Saturday Night Live had this great skit in the 80's where Pablo Picasso (played by Jon Lovitz) is sitting in a cafe in Paris, comfortably resting on the laurels of a brilliant career in all his megalomaniacal glory. A waiter approaches him and asks that he pay his bill; in lieu of money, Picasso instead sneezes into a napkin, signs it, and then declares, "Here you go - this is a PICASSO! It's worth MILLIONS!"
I was somehow reminded of this skit while reading The Actual, even though I quite honestly enjoyed the book very much...somehow, it inexorably got under my skin, much like a cheerful fungus. I just couldn't shake the characters or Bellow's sharp insights into human nature. I guess the point I'm making is that even at the ripe old age of 82, Bellow could basically sneeze into a napkin and nobody would really have a problem with it. He's Saul Fucking Bellow, right? And the thing is, even at his advanced age, Bellow could still out-write 99% of his contemporaries, with a lifetime of literary craft and insight at his disposal. He is like the old guy in a pick-up basketball game who consistently outperforms younger, stronger, and more athletic players by reaching into his time-tested bag of tricks to confuse and confound his opponents, leaving them scratching their heads in deep frustration and wondering, "How the hell did he just do that? This guy is three times my age!" Beware of the old guy at the gym - he will always find a way...always.
The Actual seems to be a lesson in subtext, with layers of meaning and intrigue slowly unraveling themselves as the plot progresses, but only up to a certain point. I guess that's why the book got under my skin so much...because it is intentionally ambiguous, I was forced to fill in the blanks with insights from my own personal experience. Occasionally, inevitably, this made me rather uncomfortable, but to be honest, I'm glad it did. That's the stuff of great literature. We can start with the title of the book. I teach grammar for a living, and when I first saw the non-adjectival application of the word "actual", I was rather puzzled, and was sent scrambling for my dictionary to see if there was some noun-based usage that I perhaps had not yet encountered. There isn't. So there is a very clear intention on Bellow's part here - he wants us to fill in this blank ourselves. He does use the phrase "actual affinity" near the end of the book, but again, since he leaves the word "affinity" out of the book's title, we can ultimately complete the noun phrase however we wish. Actual love? Actual romance? Actual life? Actual woman? All of these phrases are fair game and perfectly valid. It all depends on who you are, what your personal history is, what you bring to the table yourself.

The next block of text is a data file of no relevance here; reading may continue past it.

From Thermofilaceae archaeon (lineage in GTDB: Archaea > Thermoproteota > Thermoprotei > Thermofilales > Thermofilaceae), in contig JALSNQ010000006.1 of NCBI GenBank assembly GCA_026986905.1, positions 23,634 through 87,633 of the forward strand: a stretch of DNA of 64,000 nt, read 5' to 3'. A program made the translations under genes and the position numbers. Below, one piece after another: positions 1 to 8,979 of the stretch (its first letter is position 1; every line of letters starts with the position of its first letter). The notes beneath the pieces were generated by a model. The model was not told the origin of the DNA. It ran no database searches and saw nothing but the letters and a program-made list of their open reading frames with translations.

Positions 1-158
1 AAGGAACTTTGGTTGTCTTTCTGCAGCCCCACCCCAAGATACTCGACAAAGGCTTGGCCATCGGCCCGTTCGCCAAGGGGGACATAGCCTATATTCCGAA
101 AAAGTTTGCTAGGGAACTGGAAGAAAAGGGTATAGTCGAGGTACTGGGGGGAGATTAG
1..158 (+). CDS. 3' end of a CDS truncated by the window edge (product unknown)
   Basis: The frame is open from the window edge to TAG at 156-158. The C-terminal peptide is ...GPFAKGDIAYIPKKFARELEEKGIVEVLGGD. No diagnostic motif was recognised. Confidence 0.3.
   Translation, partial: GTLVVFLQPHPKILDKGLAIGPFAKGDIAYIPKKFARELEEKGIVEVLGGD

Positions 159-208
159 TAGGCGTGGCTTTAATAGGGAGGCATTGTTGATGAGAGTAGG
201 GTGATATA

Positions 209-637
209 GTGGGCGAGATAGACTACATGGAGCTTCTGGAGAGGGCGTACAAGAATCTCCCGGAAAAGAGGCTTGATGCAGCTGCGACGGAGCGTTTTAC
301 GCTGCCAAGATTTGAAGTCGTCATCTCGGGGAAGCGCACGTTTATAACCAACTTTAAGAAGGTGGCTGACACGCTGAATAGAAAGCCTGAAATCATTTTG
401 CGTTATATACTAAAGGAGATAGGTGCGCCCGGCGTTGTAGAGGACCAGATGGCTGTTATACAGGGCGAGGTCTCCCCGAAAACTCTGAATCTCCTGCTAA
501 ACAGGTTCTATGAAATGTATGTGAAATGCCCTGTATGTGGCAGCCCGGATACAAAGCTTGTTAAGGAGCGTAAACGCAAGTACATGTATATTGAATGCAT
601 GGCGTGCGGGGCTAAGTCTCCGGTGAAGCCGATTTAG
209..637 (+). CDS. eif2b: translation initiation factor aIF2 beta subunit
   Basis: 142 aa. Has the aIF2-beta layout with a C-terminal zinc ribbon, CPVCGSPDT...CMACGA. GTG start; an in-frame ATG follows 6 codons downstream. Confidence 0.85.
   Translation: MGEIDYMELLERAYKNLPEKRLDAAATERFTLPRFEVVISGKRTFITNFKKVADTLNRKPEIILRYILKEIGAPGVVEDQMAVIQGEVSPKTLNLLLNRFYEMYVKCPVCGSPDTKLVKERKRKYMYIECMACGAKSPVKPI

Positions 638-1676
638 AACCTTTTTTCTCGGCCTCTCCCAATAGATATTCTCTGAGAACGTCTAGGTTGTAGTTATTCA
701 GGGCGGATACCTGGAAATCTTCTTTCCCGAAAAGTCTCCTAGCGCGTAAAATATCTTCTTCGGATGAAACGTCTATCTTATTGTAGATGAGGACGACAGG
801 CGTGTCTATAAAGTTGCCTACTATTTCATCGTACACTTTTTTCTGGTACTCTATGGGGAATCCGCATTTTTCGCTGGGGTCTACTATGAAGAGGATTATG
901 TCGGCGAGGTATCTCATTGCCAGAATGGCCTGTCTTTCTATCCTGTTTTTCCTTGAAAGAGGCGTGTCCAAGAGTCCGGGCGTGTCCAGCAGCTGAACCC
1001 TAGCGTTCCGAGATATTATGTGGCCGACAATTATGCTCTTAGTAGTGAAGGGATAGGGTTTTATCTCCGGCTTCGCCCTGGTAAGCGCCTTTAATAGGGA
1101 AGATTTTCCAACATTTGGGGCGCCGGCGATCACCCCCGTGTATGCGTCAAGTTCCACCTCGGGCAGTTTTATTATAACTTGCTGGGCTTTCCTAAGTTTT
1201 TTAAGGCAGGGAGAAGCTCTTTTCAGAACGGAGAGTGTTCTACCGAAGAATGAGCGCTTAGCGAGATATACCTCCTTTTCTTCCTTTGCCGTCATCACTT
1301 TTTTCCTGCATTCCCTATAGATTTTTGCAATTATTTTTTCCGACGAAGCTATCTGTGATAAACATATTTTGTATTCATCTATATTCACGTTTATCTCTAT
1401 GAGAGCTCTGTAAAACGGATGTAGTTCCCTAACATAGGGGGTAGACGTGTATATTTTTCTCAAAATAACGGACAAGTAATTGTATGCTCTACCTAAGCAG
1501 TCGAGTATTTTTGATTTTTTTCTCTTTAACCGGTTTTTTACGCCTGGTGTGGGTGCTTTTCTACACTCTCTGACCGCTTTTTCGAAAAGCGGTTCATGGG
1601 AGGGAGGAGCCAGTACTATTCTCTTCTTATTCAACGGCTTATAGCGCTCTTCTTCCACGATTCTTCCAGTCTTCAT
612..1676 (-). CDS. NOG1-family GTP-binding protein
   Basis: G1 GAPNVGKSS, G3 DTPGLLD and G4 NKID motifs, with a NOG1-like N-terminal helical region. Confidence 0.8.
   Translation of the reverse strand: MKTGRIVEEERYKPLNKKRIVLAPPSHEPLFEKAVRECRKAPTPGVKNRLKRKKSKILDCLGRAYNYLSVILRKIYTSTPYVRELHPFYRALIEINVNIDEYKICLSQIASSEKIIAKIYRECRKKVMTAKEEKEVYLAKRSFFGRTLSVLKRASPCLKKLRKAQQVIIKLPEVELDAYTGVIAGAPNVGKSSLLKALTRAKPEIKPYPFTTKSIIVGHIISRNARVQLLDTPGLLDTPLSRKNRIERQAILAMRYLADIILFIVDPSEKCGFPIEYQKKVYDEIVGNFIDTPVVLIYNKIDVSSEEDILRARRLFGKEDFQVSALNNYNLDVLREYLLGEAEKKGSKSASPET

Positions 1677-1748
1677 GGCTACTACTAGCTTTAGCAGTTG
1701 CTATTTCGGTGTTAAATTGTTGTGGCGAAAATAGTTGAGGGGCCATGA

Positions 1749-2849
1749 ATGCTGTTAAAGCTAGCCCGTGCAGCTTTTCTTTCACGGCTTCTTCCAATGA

Is all of this just a colossal, steaming pile of horseshit? Perhaps, if you choose to see it that way. But I didn't. Personally, I saw something more...a master writer at work, inviting the reader to struggle alongside him in the process.
I am astounded at Bellow's ability to create very real characters who navigate within this strange and unreal world that I will personally never be a part of or fully understand. I loved how Bellow played with that notion within the dynamics of the characters themselves. Observe, for example, the toy tycoon Heisenger, a millionare several times over whose wealth is well outside the orbit of most readers. Pitted against Adletsky, though, Heisenger is hopelessly out of his league - the distance between Heisenger and Adletsky is in some ways even greater than the distance between Heisenger and the average Joe. Through this dynamic, Bellow seems to imply that no matter what kind of orbit one inhabits, there will always be others occupying stratums that are simply impossible for us to comprehend, and the only real recourse is to maintain a little perspective and humility as we make our way in this world. Those who fail to realize this are probably doomed.
I remain troubled with the character of Harry. He is so marvelously insightful in some ways, annoyingly shallow in others; for example, he often fixates obsessively with physical appearances, both his own and the characters that surround him. He makes these observations as if they have the air of great importance; frankly, they do not. He is deeply in love with Amy, but throughout the novel, he finds the need to comment at great length on her fading looks; he makes similar mean-spirited observations about Frances Jellicoe. It's no small wonder this man has issues with women. All of his pettiness appears ultimately rooted in his own self-image, as when he comments on his "seldom barbered, spiky black hair, chub lips." He sees himself through a fairly pathetic hall of mirrors, and in the end, he really has no idea why. "Having for years been a deliberate mystery to others, I find that I am unable now to say what the mystery was about or why mystification was necessary," he says. Exactly.